“Wee” Willie Keeler batted .424 for the 1897 Orioles, playing 129 of the team’s 130 games. And Keeler batted .345 over his 19-year career, playing nearly twice as many games as Wilson.
Midnight Smith, a pitcher for the Black Sox, struck out 17 batters in a game in 1921 against the Aberfoyle team from Wilmington, Delaware – better than the 15 strikeouts in a game posted by Erik Bedard and Mike Mussina (twice) for the current Orioles franchise record.. But the Aberfoyle team was an independent clubs, not in a sanctioned league, so the record remains fuzzy.
The 1929 Black Sox won the American Negro League championship with a record of 46-20 – a pace which would have them win 113 games in a current Major League season of 162 games. Their centerfielder, Rap Dixon, reportedly went 6-for-6 in a game at Pittsburgh’s Forbes Field (matching Cal Ripken’s club record at Atlanta on June 13, 1999) and followed that by going 8-for-8 in a doubleheader – 14 consecutive hits, two more than the all-time Major League record and four more than Ken Singleton’s Orioles record. Dixon also walked twice during that stretch, giving him 16 straight times reaching base safely, three more than the Orioles’ record held by Jim Dwyer (1982) and Harold Baines (1993). Cincinnati’s Piggy Ward holds the MLB record with 17 straight times reaching base in 1893.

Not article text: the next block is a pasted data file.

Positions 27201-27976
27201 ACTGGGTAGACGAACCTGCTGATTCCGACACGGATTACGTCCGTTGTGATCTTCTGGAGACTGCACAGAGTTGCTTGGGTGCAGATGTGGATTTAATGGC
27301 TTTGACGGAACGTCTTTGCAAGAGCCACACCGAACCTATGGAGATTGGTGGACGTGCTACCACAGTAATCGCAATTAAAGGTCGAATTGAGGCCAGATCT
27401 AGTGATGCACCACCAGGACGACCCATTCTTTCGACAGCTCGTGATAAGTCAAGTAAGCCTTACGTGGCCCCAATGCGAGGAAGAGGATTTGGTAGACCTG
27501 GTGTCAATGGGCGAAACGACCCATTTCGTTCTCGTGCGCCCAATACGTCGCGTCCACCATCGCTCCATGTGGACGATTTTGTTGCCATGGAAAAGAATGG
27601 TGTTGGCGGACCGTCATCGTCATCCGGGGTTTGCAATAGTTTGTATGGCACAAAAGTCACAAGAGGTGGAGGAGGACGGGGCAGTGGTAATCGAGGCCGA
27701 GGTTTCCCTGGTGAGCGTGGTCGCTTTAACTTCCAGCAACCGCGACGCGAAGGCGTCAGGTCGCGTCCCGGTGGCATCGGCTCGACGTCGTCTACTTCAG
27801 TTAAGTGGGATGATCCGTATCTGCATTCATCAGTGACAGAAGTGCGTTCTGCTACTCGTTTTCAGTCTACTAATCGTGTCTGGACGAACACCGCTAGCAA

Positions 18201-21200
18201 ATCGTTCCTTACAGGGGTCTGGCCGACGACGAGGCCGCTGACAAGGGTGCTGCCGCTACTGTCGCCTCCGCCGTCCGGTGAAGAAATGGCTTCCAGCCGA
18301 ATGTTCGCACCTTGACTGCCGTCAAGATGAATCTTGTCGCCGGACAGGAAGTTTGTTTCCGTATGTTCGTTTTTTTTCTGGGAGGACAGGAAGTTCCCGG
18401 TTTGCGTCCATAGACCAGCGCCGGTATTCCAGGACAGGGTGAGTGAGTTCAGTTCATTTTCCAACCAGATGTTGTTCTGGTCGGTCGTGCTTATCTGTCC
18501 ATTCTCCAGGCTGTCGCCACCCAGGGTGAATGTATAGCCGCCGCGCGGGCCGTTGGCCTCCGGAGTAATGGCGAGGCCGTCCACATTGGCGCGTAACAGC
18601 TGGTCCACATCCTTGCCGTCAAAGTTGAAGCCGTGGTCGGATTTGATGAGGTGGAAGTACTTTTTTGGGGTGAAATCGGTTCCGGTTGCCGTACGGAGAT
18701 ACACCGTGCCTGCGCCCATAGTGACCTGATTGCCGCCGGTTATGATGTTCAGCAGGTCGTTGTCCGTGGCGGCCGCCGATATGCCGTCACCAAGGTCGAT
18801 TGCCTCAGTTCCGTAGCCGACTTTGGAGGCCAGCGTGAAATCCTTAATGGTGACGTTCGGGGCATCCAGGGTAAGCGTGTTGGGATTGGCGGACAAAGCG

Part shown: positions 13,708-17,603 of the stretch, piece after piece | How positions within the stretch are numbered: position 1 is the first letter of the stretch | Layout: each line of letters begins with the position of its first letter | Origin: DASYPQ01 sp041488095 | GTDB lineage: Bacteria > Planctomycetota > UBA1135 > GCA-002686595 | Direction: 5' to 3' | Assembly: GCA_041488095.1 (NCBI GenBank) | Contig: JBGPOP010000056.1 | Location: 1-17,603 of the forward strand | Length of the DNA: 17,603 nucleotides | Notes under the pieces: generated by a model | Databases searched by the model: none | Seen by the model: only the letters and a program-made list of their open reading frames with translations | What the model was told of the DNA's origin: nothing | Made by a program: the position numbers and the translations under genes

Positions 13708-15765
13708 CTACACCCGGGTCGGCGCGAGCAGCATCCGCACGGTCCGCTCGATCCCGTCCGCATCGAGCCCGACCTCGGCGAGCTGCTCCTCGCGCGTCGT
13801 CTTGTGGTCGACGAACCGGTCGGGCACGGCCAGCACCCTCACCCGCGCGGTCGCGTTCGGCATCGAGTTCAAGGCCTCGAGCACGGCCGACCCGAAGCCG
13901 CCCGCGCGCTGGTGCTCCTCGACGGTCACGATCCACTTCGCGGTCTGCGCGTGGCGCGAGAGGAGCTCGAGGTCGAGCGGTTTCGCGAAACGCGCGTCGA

Dixon is also known for discovering pitcher Leon Day on the sandlots of Baltimore. Day went on to an 11-year career in the Negro Leagues, which included two games for the 1934 Black Sox, and was elected to the Baseball Hall of Fame in 1995.
Day is one of nine players who spent at least part of their career with the Black Sox or Elite Giants who have been elected to the Baseball Hall of Fame. The others:
- * Jud Wilson, the Black Sox slugger from 1922-30
- * Infielder Ray Dandridge, 1933 Elite Giants
- * Outfielder Pete Hill, 1924-25 Black Sox
- * Biz Mackey, who caught 2 years for the Black Sox and caught and managed 4 years for the Elite Giants
- * First baseman Mule Suttles, 1930 Black Sox
- * Ben Taylor, a first baseman for the Black Sox for four years in the late 1920s
- * Third baseman Willie Wells, 1946 Elite Giants
- * Roy Campanella, a catcher for the Elite Giants for seven years before being signed after the 1945 season by the Brooklyn Dodgers, where he earned three National League Most Valuable Player awards and was an 8-time All-Star.
That list compares favorably to the National League Orioles of the 1880-90s: Candy Cummings, Ned Hanlon, Hughie Jennings, Willie Keeler, Joe Kelley and John McGraw; and the 1901-02 American League Orioles: Roger Bresnahan and Joe McGinnity.
It may even compare to the 23 current Orioles players, managers and executive selected to the Hall of Fame over 67 seasons: Roberto Alomar, Luis Aparicio, Harold Baines, Pat Gillick, Vladimir Guerrero, Whitey Herzog, Reggie Jackson, George Kell, Lee MacPhail, Eddie Murray, Mike Mussina, Jim Palmer, Tim Raines, Cal Ripken, Robin Roberts, Brooks Robinson, Frank Robinson, John Schuerholz, Lee Smith, Jim Thome, Earl Weaver, Hoyt Wilhelm and Dick Williams.
Some of the actual Negro Leagues statistics may still be up for grabs, but its players’ place in the game is not. It is as secure as the Negro Leagues' presence in Baltimore’s Major League Baseball history, thanks to the Black Sox and Elite Giants.